TAMPA — A Hillsborough County coalition lobbying for transportation improvements wants government officials to set a specific deadline for delivering proposals on road and mass transit projects.
The coalition also wants officials to set dates for public hearings in different areas of the county to make it easier for people to participate in the ongoing transportation debate.
The groups have scheduled a press conference for 10 a.m. Friday in the lobby of the Fredrick B. Karl County Center downtown to announce their concerns.
“Everybody decided to sit down at a table. Now the next step is for them to set deadlines for themselves so the public knows when they’re making decisions and what they’re making them about,” said Kevin Thurman, the executive director of Connect Tampa Bay, a group leading the charge for improved mass transit.
In March, the county commission formed a transportation policy group that includes the seven commissioners, the county’s three mayors, and the chairman of the HART bus system board. The group was to meet once a month with corresponding public forums a week or so afterwards.
But some of the speakers at the first public forum Tuesday night were confused by the process, which was guided by a facilitator. Many expected county commissioners to be there but they had not been invited.
“I think the reason people were frustrated leaving the meeting was that the people there contributed collectively 300 hours of their time to this but had no clear understanding how that was going to lead to an actual plan of action,” Thurman said.
Other members of the audience expressed impatience with the county’s 16-to-18-month schedule for identifying transportation projects to boost the local economy. The facilitator, Herb Marlowe, explained that the county first wants to identify economic development areas that would benefit from mass transit projects and other transportation improvements. Marlowe said county planners won’t finish that process until the end of the year.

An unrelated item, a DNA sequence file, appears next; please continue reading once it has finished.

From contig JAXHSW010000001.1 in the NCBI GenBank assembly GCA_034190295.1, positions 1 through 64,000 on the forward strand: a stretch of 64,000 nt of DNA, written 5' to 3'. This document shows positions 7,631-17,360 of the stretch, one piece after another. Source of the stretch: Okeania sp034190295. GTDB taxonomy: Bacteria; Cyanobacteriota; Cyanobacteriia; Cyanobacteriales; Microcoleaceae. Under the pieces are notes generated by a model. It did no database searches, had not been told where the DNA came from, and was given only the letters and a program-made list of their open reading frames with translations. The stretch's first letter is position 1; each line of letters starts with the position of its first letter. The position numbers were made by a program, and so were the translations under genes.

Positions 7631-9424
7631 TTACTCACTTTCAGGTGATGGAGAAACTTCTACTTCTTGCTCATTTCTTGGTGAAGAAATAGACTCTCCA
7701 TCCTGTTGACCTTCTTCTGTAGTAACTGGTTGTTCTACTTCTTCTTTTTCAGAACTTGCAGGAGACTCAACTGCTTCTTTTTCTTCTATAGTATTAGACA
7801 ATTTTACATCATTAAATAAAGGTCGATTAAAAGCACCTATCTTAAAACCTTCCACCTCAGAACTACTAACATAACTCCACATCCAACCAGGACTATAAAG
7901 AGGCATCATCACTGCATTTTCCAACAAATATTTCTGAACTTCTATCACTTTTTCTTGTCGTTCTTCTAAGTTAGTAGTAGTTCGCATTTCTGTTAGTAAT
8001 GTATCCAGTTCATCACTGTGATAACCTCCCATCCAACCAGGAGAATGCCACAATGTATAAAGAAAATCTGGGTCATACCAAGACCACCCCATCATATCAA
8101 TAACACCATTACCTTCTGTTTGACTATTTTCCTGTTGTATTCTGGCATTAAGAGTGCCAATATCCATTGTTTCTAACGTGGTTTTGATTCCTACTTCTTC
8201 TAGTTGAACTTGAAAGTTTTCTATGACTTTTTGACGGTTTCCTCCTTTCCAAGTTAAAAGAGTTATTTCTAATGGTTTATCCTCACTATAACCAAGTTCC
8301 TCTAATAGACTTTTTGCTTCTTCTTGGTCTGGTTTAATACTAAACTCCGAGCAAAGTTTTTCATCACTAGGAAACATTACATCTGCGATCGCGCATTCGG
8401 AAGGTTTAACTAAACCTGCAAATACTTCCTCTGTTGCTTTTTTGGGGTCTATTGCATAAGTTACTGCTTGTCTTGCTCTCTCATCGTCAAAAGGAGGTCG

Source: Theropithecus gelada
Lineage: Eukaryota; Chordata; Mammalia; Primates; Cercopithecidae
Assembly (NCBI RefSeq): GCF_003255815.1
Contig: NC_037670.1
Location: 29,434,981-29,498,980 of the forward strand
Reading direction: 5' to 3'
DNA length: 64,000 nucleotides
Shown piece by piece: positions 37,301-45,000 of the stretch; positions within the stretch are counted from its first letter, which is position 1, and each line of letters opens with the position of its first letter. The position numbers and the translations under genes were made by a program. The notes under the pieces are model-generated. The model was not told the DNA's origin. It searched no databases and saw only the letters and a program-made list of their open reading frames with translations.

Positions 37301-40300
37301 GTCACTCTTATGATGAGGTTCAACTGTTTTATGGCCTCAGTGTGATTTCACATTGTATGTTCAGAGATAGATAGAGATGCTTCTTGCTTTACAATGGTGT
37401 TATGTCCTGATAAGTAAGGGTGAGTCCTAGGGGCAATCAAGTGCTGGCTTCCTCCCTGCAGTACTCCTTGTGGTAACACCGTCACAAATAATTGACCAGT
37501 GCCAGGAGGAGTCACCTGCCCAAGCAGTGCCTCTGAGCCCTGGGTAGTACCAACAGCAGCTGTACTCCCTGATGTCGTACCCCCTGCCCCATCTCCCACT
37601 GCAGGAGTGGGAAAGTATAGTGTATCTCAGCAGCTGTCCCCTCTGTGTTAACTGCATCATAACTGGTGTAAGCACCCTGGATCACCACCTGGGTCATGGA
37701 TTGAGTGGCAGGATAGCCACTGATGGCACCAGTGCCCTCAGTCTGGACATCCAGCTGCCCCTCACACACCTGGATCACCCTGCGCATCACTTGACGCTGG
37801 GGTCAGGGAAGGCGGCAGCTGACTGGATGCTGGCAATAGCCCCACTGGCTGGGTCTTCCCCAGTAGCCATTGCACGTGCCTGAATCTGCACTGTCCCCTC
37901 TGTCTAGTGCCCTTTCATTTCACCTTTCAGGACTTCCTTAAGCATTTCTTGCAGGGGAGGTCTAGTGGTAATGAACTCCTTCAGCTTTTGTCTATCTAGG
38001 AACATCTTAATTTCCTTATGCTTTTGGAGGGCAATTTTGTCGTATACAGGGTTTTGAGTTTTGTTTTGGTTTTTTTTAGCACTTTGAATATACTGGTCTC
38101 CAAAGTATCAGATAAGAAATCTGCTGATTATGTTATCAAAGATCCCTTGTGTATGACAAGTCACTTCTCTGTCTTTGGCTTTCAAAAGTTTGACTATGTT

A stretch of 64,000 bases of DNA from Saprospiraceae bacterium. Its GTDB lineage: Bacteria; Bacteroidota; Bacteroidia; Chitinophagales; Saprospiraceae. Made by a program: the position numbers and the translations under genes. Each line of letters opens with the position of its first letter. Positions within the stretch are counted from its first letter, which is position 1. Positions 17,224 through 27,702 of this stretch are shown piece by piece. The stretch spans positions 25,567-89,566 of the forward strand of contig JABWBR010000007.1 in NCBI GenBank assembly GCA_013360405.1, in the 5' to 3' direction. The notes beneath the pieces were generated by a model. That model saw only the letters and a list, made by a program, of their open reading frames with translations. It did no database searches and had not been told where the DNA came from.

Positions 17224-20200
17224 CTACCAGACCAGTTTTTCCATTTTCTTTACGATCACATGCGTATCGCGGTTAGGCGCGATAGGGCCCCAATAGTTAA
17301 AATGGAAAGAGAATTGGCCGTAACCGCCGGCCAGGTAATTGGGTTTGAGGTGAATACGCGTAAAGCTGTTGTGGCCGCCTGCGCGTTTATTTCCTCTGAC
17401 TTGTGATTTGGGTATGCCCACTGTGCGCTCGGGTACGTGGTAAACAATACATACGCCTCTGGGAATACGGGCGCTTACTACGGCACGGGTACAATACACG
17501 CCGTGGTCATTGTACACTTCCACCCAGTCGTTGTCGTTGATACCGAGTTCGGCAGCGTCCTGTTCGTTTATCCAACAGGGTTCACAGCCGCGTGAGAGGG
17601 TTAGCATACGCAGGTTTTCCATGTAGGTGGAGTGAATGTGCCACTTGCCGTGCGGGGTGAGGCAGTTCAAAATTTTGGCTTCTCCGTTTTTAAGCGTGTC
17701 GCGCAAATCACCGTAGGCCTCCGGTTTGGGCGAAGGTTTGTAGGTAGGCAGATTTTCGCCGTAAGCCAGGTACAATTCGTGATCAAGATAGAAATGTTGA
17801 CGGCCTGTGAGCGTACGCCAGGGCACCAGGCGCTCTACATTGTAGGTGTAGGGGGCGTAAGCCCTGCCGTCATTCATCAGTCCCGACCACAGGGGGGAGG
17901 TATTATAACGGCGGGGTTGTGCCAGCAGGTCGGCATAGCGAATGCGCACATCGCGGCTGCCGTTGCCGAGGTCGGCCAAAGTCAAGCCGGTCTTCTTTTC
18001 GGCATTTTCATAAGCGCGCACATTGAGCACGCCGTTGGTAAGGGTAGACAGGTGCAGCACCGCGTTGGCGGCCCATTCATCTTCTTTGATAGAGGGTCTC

County Commissioner Mark Sharpe, who was dissuaded from attending the Tuesday meeting by county staff, said Thursday he too wants a quicker schedule for presenting a plan to the public.
“I’m determined to make sure that, by the end of the year, we have a broad map that the citizens of Hillsborough County can support and then we can talk about it,” Sharpe said.
Yet Sharpe and members of the pro-transit coalition say they want a comprehensive plan that includes an array of transportation options, including more bus routes, dedicated toll lanes on highways and some form of light rail.
Mass transit proponents say the area’s snarled highways and limited bus system are holding the economy back. If the county aspires to be a hotbed of high-tech startup companies and a magnet for high-paying jobs, a modern, efficient transit system is essential, they say.
“If you’re an entrepreneur, you don’t have time to sit in traffic for two hours, you need to be working,” Sharpe said. “These people are serious; they want to build companies, they want to grow the economy. They don’t want to sit in traffic.”
One reason some transit supporters want to identify transportation projects quickly is so commissioners could vote to put a tax referendum on the November 2014 ballot. It’s unclear if a tax measure could win the necessary super majority — five votes — to go before voters.
Sharpe and Commissioner Kevin Beckner have said they would support a ballot measure and Commissioner Les Miller also appears supportive based on his public comments. He was out of the state Thursday and could not be reached.
Commissioner Al Higginbotham, who campaigned against a 2010 vote to raise the sales tax by a penny to finance transportation projects, said he would not vote to put a tax before the voters.
“I haven’t seen anything that merits putting it on the ballot,” Higginbotham said. “That is something that is to going to require a consensus from all parties that we move something forward, and I haven’t seen anything that’s moving forward. And I don’t know that I will.”
Commissioners Ken Hagan and Sandy Murman could not be reached for comment.